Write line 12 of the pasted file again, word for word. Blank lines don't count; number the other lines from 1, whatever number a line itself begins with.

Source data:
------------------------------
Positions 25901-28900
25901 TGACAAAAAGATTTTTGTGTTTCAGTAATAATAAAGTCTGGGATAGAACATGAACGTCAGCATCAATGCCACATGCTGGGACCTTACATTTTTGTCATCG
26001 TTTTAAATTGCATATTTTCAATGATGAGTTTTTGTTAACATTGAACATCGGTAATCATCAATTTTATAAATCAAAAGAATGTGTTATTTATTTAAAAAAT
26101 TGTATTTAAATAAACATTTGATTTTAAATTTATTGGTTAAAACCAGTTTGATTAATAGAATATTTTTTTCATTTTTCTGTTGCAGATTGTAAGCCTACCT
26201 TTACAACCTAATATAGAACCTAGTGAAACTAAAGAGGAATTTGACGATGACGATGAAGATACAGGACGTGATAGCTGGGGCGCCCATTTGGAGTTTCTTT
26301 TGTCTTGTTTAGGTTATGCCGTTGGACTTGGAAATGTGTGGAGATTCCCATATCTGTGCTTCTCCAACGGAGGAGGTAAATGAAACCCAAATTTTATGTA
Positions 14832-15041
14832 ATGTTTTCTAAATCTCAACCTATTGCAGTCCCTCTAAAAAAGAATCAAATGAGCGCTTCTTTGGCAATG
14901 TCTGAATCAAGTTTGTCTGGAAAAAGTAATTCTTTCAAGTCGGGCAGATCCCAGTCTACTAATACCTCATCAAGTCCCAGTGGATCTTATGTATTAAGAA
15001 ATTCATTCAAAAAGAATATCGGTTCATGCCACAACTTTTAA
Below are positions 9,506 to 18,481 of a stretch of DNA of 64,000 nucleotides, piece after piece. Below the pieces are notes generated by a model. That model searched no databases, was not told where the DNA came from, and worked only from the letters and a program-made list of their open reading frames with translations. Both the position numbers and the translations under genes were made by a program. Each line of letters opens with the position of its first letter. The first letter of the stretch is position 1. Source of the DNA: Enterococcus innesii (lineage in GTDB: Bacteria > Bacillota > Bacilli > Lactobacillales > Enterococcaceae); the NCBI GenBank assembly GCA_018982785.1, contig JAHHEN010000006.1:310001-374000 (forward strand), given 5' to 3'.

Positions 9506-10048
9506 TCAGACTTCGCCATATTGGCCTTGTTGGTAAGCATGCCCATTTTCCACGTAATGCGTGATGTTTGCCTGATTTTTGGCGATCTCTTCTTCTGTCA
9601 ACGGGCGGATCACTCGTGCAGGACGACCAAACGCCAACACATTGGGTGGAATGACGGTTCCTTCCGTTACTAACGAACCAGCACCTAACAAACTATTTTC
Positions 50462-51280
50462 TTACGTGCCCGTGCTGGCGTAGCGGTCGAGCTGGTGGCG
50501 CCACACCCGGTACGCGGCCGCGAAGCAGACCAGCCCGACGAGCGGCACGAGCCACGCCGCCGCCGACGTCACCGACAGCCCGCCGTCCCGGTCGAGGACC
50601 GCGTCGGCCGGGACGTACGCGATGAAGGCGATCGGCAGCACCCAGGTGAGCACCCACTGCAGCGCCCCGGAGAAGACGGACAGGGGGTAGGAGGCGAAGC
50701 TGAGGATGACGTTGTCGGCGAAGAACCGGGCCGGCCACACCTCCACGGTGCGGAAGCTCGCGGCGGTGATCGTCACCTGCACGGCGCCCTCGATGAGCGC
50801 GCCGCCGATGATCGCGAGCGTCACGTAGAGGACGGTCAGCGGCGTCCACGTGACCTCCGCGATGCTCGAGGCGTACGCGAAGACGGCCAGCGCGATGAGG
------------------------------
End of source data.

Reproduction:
Positions 9506-10048